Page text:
wild fruits, besides many edible roots, he had no lack of good fare.
Now that he was about to "go to sea," he bethought him of drying some of
the fruits as well as curing some fish and birds.  This he did by
degrees, while engaged on the raft, so that when all was ready he had a
store of provisions sufficient to last him several weeks.  In order to
stow all this he removed another log from the middle of the raft, and,
having deposited the food in the hollow--carefully wrapped in cocoanut
leaves and made into compact bundles--he covered it over by laying a
layer of large leaves above it and lashing a small spar on the top of
them to keep them down.  The cask with which he had landed from the
original raft, and which he had preserved with great care, not knowing
how soon he might be in circumstances to require it, served to hold
fresh water.

On a fine morning about sunrise, Jarwin embarked with his little dog and
bade farewell to the coral island, and although he had not dwelt very
long there, he felt, to his own surprise, much regret at quitting it.

A fresh breeze was blowing in the direction of the island--or the
supposed island--he wished to reach.  This was important, because, in
such a craft, it was impossible to sail in any way except before the
wind.  Still, by means of a rude oar or paddle, he could modify its
direction so as to steer clear of the passage through the reef and get
out to sea.

Once outside, he squared the sail and ran right before the breeze.  Of
course such a weighty craft went very slowly through the water, but the
wind was pretty strong, and to Jarwin, who had been for a comparatively
long time unaccustomed to moving on the water, the speed seemed fast
enough.  As the island went astern, and the raft lifted and fell gently
on the long swell of the ocean, the seaman's heart beat with a peculiar
joy to which it had long been a stranger, and he thanked God fervently
for having so soon answered his prayer.

For a long time he sat reclining in the hollow of the raft, resting his
hand lightly on the steering oar and gazing in silence at the gradually
fading woods of his late home.  The dog, as if it were aware that a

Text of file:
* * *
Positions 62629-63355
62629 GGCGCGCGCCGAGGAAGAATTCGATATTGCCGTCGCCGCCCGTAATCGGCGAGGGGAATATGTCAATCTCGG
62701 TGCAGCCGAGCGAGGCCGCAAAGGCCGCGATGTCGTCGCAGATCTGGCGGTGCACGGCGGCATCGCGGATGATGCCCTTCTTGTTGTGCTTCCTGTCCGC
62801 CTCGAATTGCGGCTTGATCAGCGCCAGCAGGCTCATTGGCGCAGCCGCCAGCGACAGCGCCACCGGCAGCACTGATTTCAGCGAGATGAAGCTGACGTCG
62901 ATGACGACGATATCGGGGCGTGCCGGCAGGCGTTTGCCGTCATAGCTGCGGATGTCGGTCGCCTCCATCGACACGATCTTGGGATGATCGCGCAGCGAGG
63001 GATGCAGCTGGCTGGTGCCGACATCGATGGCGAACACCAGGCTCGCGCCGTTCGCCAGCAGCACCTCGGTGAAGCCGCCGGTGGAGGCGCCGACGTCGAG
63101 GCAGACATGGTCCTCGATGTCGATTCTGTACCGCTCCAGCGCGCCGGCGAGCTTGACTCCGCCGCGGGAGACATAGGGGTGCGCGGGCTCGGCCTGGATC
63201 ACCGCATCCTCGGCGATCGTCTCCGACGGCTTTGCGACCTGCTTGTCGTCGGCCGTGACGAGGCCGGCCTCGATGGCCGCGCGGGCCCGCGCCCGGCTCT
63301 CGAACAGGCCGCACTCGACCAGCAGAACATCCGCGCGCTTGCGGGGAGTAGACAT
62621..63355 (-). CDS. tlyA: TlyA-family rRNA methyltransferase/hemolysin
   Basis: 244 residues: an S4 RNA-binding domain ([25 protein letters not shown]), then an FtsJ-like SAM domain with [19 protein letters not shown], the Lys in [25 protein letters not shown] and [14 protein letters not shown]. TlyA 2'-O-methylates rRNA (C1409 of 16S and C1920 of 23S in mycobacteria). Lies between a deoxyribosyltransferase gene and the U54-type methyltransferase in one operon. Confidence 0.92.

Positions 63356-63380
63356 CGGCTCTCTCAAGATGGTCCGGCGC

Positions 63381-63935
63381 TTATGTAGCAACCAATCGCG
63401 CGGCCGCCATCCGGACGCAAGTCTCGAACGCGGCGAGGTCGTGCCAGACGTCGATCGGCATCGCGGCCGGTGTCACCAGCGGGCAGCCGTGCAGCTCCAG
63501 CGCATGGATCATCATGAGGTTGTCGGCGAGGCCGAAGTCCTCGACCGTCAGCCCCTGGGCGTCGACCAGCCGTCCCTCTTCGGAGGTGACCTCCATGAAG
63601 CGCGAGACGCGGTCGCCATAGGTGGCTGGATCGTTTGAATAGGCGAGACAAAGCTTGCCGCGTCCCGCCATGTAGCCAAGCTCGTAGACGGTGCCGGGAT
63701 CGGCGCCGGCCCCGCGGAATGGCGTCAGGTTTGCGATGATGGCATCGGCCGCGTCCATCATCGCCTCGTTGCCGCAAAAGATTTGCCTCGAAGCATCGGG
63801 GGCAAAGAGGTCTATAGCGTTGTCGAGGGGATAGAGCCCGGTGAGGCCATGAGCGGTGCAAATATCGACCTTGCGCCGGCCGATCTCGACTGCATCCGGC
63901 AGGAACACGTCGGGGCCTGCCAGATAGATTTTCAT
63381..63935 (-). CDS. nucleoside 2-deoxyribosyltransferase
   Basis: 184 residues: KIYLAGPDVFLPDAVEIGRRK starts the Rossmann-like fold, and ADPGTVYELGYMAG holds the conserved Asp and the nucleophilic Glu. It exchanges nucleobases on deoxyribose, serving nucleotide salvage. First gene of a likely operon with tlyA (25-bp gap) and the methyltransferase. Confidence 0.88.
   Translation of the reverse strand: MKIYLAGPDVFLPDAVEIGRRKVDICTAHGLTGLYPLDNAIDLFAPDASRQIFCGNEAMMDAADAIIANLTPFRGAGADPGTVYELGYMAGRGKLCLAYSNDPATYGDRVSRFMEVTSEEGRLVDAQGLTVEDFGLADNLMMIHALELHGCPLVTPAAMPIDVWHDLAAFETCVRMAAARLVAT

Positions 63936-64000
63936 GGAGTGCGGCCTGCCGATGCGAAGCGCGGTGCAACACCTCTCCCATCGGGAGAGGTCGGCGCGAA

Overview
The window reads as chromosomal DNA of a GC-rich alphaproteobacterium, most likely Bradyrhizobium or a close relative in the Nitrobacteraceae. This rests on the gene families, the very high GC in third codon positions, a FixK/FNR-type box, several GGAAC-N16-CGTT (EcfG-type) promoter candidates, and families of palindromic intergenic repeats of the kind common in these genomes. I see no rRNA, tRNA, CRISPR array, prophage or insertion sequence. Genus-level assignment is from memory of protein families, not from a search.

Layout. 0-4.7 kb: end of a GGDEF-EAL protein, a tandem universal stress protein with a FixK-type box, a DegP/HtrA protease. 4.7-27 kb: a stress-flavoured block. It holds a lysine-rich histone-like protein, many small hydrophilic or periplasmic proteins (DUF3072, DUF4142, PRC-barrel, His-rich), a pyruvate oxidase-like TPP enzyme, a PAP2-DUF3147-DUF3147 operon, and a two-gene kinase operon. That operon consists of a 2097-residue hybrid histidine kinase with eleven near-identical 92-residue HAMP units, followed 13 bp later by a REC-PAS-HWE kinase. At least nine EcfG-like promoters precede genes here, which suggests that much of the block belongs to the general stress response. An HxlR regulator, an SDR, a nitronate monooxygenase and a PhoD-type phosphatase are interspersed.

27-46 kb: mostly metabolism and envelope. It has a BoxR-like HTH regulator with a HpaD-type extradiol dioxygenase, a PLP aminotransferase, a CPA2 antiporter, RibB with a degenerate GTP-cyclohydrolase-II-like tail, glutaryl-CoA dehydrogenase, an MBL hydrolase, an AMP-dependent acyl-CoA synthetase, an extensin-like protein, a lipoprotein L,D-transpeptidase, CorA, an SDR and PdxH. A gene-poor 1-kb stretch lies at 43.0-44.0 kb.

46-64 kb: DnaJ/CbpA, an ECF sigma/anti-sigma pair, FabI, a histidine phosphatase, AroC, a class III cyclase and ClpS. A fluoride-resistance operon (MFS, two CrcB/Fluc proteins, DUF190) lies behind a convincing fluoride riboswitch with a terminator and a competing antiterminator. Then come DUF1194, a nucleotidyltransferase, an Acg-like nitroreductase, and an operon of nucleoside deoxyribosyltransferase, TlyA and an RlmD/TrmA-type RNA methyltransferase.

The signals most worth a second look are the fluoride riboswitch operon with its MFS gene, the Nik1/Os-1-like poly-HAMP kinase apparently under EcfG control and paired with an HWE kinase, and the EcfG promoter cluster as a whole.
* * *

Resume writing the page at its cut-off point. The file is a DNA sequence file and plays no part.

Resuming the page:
great change was being effected in their destiny, lay also perfectly
still--and apparently contemplative--at his master's feet; resting his
chin on a log and gazing at the receding land.  It was evident, however,
that _his_ thoughts were not absent or wandering, for, on the slightest
motion made by his master, his dark eyes turned towards him, his ears
slightly rose, and his tail gave the faintest possible indication of an
intention to wag.

"Well, Cuffy," said Jarwin at last, rousing himself with a sigh, "wot
are 'ee thinking of?"

The dog instantly rose, made affectionate demonstrations, and whined.

"Ah, you may well say that, Cuff," replied the man; "I know you ain't
easy in yer mind, and there's some reason in that, too, for we're off on
a raither uncertain viage, in a somewhat unseaworthy craft.  Howsever,
cheer up, doggie.  Whoever turns up, you and I shall sink or swim
together."

Just then the sail flapped.

"Hallo!  Cuff," exclaimed Jarwin, with a look of anxiety, "the wind's
going to shift."

This was true.  The wind did shift, and in a few minutes had veered so
much round that the raft was carried away from the blue line on the
horizon, which Jarwin had so fondly hoped would turn out to be an
inhabited island.  It blew lightly, however, and when the sun went down,
had completely died away.  In these circumstances Jarwin and his dog
supped together, and then lay down to rest, full of sanguine hope.

They were awakened during the night by a violent squall, which, however,
did no further damage than wash a little spray over them, for Jarwin had
taken the precaution to lower and make fast the sail.  He now turned his
attention to preparing the raft for rough weather.  This consisted in
simply drawing over the hollow--in which he, his dog, and his provisions
lay--a piece of canvas that he had cut off the sail, which was
unnecessarily large.  It served as a tarpaulin, and effectually shielded
them from ordinary sprays, but when the breeze freshened to a gale, and
green seas swept over the _raft_, it leaked so badly, that Jarwin's
cabin became a salt-water bath, and his provisions by degrees were
soaked.

At first he did not mind this much, for the air and water were
sufficiently warm, but after being wet for several hours he began feel
chilled.  As for poor Cuffy, his trembling body bore testimony to the
state of his feelings; nevertheless he did not complain, being a dog of
high spirit and endurance.  In these circumstances the seaman hailed the
rising sun with great joy, even although it rose in the midst of lurid
murky clouds, and very soon hid its face altogether behind them, as if
it had made up its mind that the state of things below was so bad as to
be not worth shining upon.

All that day and night the gale continued, and they were driven before
it.  The waves rushed so continuously and furiously over the raft, that
it was with the utmost difficulty Jarwin could retain his position on
it.  Indeed it would have been impossible for him to have done so, if he
had not taken the precaution of making the hollow in the centre, into
which he could crouch, and thus avoid the full force of the seas.  Next
day the wind abated a little, but the sea still rolled "mountains high."
In order to break their force a little, he ventured to show a little
corner of the sail.  Small though it was, it almost carried away the
slender mast, and drove the raft along at a wonderfully rapid rate.

At last the gale went down, and, finally, it became a dead calm, leaving
the raft like a cork heaving on the mighty swell of the Pacific Ocean.
Weary and worn--almost dead with watching and exposure--John Jarwin lay